I want to write some status info that replaces the last line when I do something.

In following example bat file, I want the text Step 2 to overwrite Step 1 on the same line in the command output.

echo off

echo Step 1
REM Do some stuff...

echo Step 2
REM do some other stuff...

This script will do exactly what you asked:

@echo off

setlocal enableextensions enabledelayedexpansion
for /f %%a in ('copy /Z "%~dpf0" nul') do set "ASCII_13=%%a"

set /p "=Step 1" <NUL
REM Do some stuff...

set /p "=!ASCII_13!Step 2" <NUL
REM do some other stuff...

I found this answer by looking at the code in a batch script character manipulation library written by Dave Benham called CharLib.

This library is able to create all characters in the range 1..255.

For more info see the thread entitled "Is it possible to convert a character to its ASCII value?"

Edit 2017-4-26: It appears that the code above no longer works. I'm unsure when this behaviour would have changed, but it definitely used to work. The CR character after the = now gets stripped by the set command. Ah, it appears to be a change in the way set works between XP and later versions of Windows. See the excellent answer in Overwrite line in Windows batch file? (duplicate) for more details and extra code examples.

An alternative then is to put a non-whitespace character before the !ASCII_13! and arrange for it to be erased too, perhaps either by also inserting a backspace (which doesn't get stripped) followed by a space or by appending spaces to the end of the prompt string (which aren't stripped.)

E.g. like this:

@echo off

setlocal enableextensions enabledelayedexpansion
for /f %%a in ('copy /Z "%~dpf0" nul') do set "ASCII_13=%%a"

set /p "=Step 1" <NUL
REM Do some stuff...

set /p "=x!ASCII_13!Step 2 " <NUL
REM do some other stuff...
  • 2
    For me, this just prints "Step 1Step 2" instead of having just "Step 2" on the screen. – galmok Jun 7 '16 at 11:34
  • @galmok This has begun to happen to me too, but I'm sure it never used to (as I have a script that used to work perfectly put recently has changed to the behaviour you describe.) It appears that the set command now strips any CR and LF characters (as well as spaces) after the =. Try putting a non-whitespace character between the = and the !ACSII_13! – timfoden Apr 26 '17 at 6:28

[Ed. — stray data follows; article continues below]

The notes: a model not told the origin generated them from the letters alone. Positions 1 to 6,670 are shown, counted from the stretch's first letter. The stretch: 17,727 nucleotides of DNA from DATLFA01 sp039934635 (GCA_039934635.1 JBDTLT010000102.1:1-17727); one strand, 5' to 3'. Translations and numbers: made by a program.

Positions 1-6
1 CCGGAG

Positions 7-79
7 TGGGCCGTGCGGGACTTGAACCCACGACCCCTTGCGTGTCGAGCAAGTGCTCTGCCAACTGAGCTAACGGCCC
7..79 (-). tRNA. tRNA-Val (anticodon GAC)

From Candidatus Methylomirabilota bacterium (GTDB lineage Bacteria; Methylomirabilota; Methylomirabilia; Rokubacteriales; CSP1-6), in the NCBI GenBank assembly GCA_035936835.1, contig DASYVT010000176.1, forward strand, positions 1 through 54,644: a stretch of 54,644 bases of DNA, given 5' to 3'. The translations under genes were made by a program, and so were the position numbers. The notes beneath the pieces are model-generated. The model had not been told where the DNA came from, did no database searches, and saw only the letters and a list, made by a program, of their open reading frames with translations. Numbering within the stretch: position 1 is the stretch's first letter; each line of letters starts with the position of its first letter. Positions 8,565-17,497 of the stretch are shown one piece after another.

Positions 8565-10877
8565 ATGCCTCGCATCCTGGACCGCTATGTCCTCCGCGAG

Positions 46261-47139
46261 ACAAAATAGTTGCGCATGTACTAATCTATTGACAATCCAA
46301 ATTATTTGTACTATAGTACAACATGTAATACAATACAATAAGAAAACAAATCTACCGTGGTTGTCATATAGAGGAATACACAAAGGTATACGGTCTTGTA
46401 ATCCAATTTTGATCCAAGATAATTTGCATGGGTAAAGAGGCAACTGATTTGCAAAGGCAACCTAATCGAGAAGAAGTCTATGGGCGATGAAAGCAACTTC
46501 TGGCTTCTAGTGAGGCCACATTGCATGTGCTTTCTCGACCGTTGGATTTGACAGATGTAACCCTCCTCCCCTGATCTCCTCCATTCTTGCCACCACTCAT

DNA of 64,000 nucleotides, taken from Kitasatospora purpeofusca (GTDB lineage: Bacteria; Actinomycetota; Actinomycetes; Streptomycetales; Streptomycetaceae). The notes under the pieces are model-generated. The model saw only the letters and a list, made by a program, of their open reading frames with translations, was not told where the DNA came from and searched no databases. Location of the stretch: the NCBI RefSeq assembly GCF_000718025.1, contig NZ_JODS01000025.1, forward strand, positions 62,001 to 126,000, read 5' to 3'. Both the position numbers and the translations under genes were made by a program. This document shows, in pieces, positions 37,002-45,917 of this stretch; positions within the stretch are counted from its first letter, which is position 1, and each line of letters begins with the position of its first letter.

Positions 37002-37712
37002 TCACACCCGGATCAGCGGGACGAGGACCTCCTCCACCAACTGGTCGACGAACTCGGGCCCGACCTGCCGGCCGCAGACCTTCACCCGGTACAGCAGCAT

• There is a way to do all of this... I actually came to look to see if anyone else has noticed, because I Wanted to see if they had discovered how far it went. ... Can I write up an ANSWER on stack overflow? OR.. like a Question and immediately answer it? I suppose I could write it in question form about what you could do with it.. I've got to go eat something but I'll update this with a link for you. – Brent Rittenhouse Feb 19 at 20:06

To answer the question:

@echo off
SET backspace=%result%
<nul set /p =Step 1
<nul set /p =%backspace%
<nul set /p =2
<nul set /p =%backspace%%backspace%%backspace%%backspace%%backspace%%backspace%
<nul set /p =End   

:EVALUATE           -- evaluate with VBS and return to result variable
::                  -- %~1: VBS string to evaluate
:: extra info: http://groups.google.com/group/alt.msdos.batch.nt/browse_thread/thread/9092aad97cd0f917

@IF [%1]==[] ECHO Input argument missing & GOTO :EOF 

@ECHO wsh.echo "result="^&eval("%~1") > %temp%\evaluate_tmp_67354.vbs 
@FOR /f "delims=" %%a IN ('cscript //nologo %temp%\evaluate_tmp_67354.vbs') do @SET "%%a" 
@DEL %temp%\evaluate_tmp_67354.vbs
::ECHO %result%



Basically, what the script does, is writes Step 1, then goes back one place, overwrites 1, and at the end goes completely back and overwrites Step 2 with End.

This going back I do with the special ASCII character 8 which is backspace. Because I don’t know how to write it in cmd, I use the :EVALUATE function which runs the VBS Chr() function, and puts the backspace-character into the variable result. If someone knows a better way, please advise.